Hive report: waiting–not patiently!

Somehow work seems to get in the way of hobbies and sometimes even cooking–to a frustrating extent (you’ve noticed no recent posts, huh?). But one must work in order to cook, eat, and in order to support the creatures of the hive.

Although I did see bees on the quick January check when we had few rather unseasonably warm days in February and I saw bees flying in and out of the hive I was really, really happy. Both hives!

Now we have gone back to more seasonable weather for March but I’ve noticed despite rather cool (temperature currently 50°F), breezy (sometimes very windy) weather that the girls are in and out bearing a little pale greenish-white pollen–though their corbiculi are certainly not overflowing–in fact, they are downright skimpy. But there is traffic in and out despite the cool weather.

I’m a bit twitchy about what is really going on inside the hives since a friend has already had a swarm from one of his hives on the 6th of March–despite the cool weather.  I’ve had that very early swarm experience before and I don’t want to have it again so I need to prepare some woodenware to set up a new hive in case I need to do an urgent split, instead of having my bees wander off into the wild blue yonder!

Another thing that adds to my frustration of not knowing exactly what the girls are up to is that I’m in the midst of doing some equipment switches to change how I manage brood in my hives. As a “new-bee” I started with all medium eight-frame equipment. Last spring I switched to single deeps for my brood boxes since I just didn’t like how the medium frames split up the brood pattern.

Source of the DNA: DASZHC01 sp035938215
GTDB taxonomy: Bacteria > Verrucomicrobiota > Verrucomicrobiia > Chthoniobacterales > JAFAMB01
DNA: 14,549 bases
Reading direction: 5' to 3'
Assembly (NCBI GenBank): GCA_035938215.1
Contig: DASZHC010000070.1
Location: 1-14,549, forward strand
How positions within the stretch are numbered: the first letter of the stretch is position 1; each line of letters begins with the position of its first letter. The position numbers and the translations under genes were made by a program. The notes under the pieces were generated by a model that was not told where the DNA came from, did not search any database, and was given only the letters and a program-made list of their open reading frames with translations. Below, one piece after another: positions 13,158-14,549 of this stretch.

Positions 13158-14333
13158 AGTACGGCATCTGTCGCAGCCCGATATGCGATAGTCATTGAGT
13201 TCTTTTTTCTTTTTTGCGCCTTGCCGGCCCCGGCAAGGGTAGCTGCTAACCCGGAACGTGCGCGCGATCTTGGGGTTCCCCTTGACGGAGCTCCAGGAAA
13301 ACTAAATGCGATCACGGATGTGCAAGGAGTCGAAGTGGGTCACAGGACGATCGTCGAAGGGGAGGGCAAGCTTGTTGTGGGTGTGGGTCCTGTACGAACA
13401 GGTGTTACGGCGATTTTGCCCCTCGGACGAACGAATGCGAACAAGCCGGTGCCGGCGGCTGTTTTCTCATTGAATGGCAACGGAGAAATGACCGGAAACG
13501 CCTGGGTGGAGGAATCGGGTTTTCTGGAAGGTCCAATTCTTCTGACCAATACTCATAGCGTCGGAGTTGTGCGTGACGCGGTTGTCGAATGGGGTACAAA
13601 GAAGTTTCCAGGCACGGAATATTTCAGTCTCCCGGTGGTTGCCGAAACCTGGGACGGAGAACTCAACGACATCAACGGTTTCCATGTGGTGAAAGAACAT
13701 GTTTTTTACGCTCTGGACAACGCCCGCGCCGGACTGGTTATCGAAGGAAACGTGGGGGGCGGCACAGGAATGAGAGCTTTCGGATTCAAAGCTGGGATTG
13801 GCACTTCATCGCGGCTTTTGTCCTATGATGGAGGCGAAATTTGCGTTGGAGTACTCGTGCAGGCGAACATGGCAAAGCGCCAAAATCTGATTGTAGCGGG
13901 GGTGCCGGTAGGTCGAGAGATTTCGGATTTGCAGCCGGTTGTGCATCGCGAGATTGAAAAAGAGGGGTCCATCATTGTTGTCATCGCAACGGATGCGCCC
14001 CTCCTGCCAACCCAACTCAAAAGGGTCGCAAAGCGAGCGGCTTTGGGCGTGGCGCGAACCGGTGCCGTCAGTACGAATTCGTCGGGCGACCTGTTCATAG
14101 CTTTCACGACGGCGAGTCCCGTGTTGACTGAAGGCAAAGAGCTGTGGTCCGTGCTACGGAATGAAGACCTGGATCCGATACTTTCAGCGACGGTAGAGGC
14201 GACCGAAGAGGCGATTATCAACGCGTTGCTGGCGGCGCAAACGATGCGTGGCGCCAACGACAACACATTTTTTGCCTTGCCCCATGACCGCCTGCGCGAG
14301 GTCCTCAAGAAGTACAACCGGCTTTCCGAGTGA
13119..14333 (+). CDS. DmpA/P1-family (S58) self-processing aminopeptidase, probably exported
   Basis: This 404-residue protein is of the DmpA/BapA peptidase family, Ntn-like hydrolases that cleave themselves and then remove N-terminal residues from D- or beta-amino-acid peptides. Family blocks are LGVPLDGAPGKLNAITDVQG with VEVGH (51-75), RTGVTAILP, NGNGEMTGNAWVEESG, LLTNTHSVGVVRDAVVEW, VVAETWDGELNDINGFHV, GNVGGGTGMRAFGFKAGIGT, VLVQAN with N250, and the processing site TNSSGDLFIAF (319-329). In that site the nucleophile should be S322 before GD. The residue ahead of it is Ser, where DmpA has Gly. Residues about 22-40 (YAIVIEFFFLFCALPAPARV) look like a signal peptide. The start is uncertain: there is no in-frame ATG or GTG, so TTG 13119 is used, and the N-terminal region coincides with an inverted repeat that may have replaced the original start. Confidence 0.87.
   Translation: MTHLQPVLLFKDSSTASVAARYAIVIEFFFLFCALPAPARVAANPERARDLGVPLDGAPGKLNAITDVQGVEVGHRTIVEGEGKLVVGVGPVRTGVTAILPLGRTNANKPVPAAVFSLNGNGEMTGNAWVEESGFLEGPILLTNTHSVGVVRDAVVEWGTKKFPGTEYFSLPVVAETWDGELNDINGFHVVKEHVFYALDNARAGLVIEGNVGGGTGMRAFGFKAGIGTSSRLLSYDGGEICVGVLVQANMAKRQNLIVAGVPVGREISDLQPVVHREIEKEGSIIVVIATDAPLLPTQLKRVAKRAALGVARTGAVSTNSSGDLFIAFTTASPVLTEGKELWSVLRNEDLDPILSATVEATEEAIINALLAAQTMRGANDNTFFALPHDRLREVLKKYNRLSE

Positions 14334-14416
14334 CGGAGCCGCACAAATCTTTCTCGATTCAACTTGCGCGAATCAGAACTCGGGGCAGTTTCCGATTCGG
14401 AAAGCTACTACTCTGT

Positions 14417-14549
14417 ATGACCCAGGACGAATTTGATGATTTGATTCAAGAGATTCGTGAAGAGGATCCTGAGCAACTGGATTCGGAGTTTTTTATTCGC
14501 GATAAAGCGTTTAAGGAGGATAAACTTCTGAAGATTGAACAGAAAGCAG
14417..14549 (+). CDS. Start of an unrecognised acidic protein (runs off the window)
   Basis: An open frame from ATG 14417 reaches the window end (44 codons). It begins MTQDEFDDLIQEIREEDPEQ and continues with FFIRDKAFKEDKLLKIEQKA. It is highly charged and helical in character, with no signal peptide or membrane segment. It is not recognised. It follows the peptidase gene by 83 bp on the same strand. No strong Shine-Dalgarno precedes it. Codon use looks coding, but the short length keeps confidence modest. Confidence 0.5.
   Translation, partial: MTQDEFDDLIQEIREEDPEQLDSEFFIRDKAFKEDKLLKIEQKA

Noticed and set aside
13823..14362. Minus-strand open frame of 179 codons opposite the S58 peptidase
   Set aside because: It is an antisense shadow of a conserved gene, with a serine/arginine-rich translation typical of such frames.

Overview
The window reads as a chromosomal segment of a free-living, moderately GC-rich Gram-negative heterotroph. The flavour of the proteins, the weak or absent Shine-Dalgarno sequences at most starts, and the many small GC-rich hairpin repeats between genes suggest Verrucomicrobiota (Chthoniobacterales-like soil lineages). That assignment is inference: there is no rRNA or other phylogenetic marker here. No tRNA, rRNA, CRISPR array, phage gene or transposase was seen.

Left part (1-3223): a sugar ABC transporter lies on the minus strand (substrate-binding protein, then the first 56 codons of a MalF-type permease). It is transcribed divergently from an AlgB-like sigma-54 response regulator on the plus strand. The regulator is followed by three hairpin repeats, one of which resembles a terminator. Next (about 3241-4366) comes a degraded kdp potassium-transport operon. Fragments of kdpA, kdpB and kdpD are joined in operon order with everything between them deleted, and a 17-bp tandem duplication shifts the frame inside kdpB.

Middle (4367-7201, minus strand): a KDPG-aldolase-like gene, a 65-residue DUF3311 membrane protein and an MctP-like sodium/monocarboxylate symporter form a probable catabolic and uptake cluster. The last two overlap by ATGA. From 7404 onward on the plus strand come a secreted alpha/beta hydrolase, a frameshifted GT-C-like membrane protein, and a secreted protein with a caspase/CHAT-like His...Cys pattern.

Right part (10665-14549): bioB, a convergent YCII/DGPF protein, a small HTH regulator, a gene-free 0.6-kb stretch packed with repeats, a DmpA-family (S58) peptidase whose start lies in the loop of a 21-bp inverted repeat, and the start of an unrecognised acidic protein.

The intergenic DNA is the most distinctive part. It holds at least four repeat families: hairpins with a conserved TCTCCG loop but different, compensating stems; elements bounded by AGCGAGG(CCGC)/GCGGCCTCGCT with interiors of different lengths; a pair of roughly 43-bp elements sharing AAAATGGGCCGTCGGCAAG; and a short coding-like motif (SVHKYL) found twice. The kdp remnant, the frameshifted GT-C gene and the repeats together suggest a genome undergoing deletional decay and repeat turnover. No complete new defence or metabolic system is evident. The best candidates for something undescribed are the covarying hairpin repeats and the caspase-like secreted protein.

All winter I’ve been debating whether I want to manage my colonies with one or two deep boxes for brood. After reading and talking to other beekeepers I have decided (almost) that I want two deeps for brood in my colonies. Now I’m trying to plan how that switch is going to take place. I somehow think that the girls are not going to make this a simple case of just putting another deep in place on the hive. I think planning a strategy would be a lot easier were I privy to what the girls are actually doing inside the hive.

But I’m a coward so I won’t open a hive in 50°F weather other than for just a quick peek to see if there still candy board for them to nosh on during our still-chilly and rainy weather.  I don’t want to take the chance of chilling brood. I only hope that they are not busily preparing to swarm since I saw a lot of bees in January.  So, I remain in ignorance, looking at a weather forecast that’s not going to let me find out much more for at least another week–highs in the 40s and rain at times.


5 thoughts on “Hive report: waiting–not patiently!

    • Yes! Even though it’s very cool–not even 50 degrees yet, although the hives are in the sun–I’m seeing traffic in and out of both hives. The girls are carrying in some pollen though I don’t think there is a lot available right now. The maple is past its prime bloom now. But I’m pleased to see traffic. However, a friend has already had a swarm.

      Liked by 1 person

      • He’s sure–a very experienced beekeeper. That’s why I’m in a rush to get an empty hive set up in case I need to do an urgent split. We’re having snow right now and cold nights and forecast a week of highs in the 40s and 50s. One of my colonies had a LOT of bees in January and we have had some warm weather since. Seems odd sitting here looking at the snow falling and worrying about the bees swarming!

        Liked by 1 person

Comments are closed.